November 4, 2012
“We call it environmental plunder for one reason: it devastated the environment for profit in the interest of few,” said Anna Patricia Santos, VP for Luzon of the College Editors Guild of the Philippines.
This was the response of the Guild after Pangasinan Provincial Administrator Rafael Baraan denied the findings of CEGP members in an on-site integration to verify reports from local residents that Black Sand Mining is happening in the province.
Baraan also accused the Guilders of irresponsible journalism and being subjective in dealing with the issue, invoking political grandstanding insinuated by those in the opposition of Pangasinan Governor Amado Espino Jr. Santos denied this saying “we don’t even want to meddle in local politics, our membership span across the country, what interest do we have in making Espino look like the bad guy? We should look at the issue, and the issue is legitimate”.
The word war between Baraan and Santos has spurred interest among student journalists especially when the former denied reports that there was mining activity in the area. The evidence gathered by members of the Guild showed black sand mining as an on-going commercial activity along the shoreline of Lingayen.
“We are not blind, and most especially we are not deaf to the rants and problems of the people living in that area. Our passion for responsible journalism would dictate us to expose the truth and find a better alternative. That’s what we’re doing now” Santos added.
The Provincial Government of Pangasinan denies that black sand mining ever took place at Brgy. Malimpuec and Sabangan, in Lingayen town, but a permit was issued to Xypher Builders to “extract and utilize loose and unconsolidated materials and recover the associated magnetite sand” situated in Barangay Sabangan.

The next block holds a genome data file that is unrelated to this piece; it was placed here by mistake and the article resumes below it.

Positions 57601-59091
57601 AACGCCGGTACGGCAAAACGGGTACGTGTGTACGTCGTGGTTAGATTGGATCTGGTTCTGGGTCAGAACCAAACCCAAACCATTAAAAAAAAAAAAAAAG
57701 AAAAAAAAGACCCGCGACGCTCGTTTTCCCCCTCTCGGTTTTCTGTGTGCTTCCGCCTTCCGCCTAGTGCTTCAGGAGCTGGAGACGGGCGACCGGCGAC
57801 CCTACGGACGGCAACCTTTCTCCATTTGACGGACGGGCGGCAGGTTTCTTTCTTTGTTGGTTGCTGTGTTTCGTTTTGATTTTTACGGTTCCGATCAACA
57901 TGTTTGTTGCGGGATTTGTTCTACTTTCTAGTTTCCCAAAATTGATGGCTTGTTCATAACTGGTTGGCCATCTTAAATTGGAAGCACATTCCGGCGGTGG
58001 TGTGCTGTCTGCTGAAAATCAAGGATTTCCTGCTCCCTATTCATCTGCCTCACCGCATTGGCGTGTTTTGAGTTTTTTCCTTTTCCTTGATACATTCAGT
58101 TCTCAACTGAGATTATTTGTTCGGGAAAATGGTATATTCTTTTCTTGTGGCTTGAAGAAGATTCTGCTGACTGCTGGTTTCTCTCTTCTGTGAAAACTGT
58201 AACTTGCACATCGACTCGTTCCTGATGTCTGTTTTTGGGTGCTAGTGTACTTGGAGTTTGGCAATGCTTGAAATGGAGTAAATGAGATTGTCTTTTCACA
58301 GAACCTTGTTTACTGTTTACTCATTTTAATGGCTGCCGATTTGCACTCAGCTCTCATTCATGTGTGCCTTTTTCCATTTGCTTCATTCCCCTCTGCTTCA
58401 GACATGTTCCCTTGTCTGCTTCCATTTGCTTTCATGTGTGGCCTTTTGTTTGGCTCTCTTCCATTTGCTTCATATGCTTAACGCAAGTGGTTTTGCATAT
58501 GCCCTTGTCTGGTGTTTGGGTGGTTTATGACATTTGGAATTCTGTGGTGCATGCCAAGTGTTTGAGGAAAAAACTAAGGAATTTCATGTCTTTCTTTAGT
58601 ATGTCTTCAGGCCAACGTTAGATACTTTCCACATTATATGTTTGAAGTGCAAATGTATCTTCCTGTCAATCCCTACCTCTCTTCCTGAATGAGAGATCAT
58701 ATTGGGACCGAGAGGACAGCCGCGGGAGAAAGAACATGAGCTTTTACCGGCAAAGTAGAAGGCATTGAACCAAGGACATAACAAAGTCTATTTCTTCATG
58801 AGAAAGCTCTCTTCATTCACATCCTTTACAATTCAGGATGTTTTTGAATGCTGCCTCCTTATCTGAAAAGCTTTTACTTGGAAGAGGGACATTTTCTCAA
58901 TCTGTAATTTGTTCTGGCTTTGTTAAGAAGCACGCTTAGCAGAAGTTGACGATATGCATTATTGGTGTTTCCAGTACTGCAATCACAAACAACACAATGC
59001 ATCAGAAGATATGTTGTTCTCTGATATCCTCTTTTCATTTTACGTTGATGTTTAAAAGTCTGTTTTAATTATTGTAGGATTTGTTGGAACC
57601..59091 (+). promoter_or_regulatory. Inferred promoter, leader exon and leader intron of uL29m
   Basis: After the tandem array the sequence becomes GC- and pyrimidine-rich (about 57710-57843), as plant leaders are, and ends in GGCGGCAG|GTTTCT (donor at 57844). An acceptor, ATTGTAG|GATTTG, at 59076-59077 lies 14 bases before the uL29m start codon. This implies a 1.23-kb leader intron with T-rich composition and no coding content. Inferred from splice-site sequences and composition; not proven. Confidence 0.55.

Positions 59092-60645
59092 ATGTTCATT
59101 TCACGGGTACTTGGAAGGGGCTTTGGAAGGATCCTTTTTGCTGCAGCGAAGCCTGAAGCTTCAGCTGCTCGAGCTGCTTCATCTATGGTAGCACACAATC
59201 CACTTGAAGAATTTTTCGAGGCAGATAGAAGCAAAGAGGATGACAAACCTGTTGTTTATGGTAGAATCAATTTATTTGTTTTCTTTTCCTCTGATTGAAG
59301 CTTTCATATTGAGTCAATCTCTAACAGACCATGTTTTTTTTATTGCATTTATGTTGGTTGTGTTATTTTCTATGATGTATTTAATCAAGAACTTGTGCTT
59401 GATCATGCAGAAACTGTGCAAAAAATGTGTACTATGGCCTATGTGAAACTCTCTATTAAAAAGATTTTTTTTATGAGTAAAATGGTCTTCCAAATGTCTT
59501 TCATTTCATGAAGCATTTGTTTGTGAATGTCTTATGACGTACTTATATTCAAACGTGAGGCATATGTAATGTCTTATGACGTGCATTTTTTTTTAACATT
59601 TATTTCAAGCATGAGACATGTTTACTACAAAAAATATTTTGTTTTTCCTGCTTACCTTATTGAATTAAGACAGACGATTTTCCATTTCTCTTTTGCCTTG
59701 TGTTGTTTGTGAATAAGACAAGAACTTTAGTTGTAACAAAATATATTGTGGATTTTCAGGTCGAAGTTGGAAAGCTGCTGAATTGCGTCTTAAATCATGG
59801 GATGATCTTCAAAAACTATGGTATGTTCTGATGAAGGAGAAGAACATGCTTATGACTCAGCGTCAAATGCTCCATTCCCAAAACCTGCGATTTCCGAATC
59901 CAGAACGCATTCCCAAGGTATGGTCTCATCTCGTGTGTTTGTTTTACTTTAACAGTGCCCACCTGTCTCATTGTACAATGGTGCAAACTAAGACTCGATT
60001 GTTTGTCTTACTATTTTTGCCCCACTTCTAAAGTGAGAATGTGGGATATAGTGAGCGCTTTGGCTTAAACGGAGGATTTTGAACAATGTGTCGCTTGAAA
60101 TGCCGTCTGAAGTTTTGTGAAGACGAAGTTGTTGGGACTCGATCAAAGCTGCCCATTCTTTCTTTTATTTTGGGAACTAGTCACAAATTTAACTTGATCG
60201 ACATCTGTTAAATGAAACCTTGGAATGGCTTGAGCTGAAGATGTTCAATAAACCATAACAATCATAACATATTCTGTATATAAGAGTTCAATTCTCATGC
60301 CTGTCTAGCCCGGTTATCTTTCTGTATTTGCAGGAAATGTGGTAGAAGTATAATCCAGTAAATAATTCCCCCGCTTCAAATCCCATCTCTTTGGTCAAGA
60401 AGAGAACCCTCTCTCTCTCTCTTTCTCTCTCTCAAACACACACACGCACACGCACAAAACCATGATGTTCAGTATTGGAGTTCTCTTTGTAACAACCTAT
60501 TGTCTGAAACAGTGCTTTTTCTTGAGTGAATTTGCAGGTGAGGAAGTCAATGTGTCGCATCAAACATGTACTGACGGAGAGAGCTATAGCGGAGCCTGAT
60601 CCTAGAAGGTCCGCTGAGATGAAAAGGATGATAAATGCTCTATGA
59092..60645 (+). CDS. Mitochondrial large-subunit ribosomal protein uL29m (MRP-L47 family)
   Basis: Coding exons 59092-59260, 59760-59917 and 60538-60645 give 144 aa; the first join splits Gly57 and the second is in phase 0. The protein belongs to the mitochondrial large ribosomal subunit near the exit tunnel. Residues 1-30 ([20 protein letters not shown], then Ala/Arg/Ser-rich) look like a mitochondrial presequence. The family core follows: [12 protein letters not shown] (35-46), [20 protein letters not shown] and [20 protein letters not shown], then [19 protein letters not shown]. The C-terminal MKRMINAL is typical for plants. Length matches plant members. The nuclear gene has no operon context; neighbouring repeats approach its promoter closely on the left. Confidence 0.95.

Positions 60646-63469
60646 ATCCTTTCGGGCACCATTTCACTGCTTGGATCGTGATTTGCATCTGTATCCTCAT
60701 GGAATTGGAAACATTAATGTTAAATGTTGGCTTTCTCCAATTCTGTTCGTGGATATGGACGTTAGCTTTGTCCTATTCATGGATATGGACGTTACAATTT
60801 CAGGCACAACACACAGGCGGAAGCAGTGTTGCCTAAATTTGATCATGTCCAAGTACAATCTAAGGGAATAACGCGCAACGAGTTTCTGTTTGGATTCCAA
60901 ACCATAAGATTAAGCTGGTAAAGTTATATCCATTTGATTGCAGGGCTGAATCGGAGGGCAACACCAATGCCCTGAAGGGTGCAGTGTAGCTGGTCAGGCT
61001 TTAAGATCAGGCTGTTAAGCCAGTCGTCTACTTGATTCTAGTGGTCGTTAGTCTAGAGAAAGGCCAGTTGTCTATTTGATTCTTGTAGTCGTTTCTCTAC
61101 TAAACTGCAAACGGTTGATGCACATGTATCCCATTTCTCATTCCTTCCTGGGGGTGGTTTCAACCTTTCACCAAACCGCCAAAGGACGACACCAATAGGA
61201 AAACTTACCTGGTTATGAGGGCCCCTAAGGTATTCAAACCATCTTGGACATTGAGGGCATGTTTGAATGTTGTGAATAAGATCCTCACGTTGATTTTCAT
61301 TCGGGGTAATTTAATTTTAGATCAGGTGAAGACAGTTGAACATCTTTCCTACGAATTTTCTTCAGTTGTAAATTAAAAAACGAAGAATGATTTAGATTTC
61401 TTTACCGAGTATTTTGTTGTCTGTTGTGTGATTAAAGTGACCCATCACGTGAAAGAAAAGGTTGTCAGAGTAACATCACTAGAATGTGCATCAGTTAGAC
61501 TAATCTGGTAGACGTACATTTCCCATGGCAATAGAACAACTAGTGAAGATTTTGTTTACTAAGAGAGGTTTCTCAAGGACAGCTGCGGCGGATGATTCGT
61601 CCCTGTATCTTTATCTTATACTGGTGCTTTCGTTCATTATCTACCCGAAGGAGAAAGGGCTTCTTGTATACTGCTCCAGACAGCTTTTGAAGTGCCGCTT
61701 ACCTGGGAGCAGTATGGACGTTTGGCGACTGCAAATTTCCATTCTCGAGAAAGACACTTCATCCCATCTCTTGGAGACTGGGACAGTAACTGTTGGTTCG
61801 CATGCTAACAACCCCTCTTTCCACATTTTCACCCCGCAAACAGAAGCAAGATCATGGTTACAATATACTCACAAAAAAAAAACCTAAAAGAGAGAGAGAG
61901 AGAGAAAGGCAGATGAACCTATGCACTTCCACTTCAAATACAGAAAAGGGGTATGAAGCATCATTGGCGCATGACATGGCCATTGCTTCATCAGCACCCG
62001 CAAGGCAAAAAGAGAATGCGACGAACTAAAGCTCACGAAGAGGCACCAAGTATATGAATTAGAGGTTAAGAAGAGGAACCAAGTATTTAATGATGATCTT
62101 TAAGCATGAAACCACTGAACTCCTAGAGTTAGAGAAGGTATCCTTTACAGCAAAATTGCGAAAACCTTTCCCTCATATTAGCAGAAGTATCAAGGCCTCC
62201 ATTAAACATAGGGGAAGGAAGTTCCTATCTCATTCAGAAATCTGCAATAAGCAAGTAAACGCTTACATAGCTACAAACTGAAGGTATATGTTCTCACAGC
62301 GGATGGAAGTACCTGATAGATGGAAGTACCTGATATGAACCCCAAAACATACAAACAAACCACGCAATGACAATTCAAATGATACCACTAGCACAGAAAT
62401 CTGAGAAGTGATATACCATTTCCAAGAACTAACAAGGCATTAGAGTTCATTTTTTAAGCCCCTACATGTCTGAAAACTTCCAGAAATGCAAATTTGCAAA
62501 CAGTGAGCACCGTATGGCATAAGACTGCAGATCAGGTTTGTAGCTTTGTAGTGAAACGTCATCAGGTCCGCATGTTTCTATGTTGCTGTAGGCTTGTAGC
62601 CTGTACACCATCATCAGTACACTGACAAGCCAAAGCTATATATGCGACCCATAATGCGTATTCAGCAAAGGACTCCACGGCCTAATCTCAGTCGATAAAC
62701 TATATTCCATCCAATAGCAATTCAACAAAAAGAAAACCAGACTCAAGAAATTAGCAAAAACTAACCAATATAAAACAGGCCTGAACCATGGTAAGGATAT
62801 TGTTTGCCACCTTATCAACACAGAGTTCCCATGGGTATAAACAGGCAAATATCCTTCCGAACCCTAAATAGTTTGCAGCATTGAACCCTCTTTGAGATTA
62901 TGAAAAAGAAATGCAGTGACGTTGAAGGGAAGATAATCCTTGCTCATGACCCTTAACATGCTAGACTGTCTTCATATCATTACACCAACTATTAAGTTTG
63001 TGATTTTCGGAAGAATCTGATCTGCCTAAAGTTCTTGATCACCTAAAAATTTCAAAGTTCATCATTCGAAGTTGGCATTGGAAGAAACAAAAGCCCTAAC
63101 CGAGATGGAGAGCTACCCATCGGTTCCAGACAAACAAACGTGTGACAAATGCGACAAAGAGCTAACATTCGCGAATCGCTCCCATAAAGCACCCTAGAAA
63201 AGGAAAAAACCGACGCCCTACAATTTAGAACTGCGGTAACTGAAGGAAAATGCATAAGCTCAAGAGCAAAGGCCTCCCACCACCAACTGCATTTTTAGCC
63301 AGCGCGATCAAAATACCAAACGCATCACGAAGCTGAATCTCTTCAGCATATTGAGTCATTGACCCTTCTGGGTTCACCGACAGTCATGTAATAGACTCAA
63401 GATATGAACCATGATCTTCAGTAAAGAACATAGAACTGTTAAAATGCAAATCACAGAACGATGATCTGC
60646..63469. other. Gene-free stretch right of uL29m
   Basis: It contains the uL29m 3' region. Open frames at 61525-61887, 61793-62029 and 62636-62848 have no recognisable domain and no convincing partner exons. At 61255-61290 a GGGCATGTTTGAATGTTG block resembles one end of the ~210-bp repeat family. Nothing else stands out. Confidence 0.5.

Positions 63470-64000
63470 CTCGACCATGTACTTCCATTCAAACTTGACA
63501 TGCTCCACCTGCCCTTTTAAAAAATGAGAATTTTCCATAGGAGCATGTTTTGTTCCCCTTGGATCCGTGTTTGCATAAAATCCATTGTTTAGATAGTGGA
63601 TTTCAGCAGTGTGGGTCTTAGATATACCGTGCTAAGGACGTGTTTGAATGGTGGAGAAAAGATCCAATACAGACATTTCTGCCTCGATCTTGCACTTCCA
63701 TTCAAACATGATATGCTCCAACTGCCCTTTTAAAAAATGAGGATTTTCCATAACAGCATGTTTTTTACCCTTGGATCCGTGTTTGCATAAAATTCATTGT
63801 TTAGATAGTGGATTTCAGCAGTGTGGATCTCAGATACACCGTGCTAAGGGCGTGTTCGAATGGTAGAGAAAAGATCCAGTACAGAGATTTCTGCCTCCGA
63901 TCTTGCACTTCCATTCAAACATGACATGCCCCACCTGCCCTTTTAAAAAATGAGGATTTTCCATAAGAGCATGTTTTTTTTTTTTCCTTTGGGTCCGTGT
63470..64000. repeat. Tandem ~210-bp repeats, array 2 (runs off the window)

CEGP opposed the statement that magnetite is a harmful element in the sand. According to Kaduami, offshore mining of magnetite can increase vulnerability to floods as magnetite holds the sand together. The absence of magnetite in the sand can deplete and erode the coastal and near-shore areas as the experience of Bauang, La Union had shown.
The report that residents are in favor of the development plan is dubious. During CEGP’s integration in Brgy. Malimpuec last October 23, a local elder who refused to be named in fear that the government might get back to them, said “Paano ka sasang-ayon sa isang programa kung saan babakuran nila ang dagat at aagawin sayo sa kabuhayan mo?”
Objectivity and Responsible Journalism
Baraan said that those who criticize the black sand mining
“(should) be always open-minded, not one-sided.” He said this after members of CEGP went into the mining site without the provincial government’s consent.
“CEGP looked into their side of the story and urged them to give us evidence of a golf course in making,” Santos added in an instant open forum when Baraan and two other provincial government officials came during the Luzon wide Convention of Campus Journalists a day after the on-site inspection.
CEGP challenged the Provincial Government to take the side of the people and prioritize the community. The Provincial Government has collaborated with Xypher Builders in the project in the essence of Public-Private-Partnership putting the interest for profit over the interest of the people. “We are not against development if it will benefit the people, but if development is for the destruction of the community’s livelihood, that I think is where responsible journalists should come in” Santos added.
Objectivism is not to be influenced by personal feelings or opinions in considering and representing facts.
“We may not have been objective since we choose to be influenced by the interest of the people,” Santos said. “we stand firm that TO WRITE IS ALREADY TO CHOOSE, it has been the call of the guild in its 81 years of existence.”###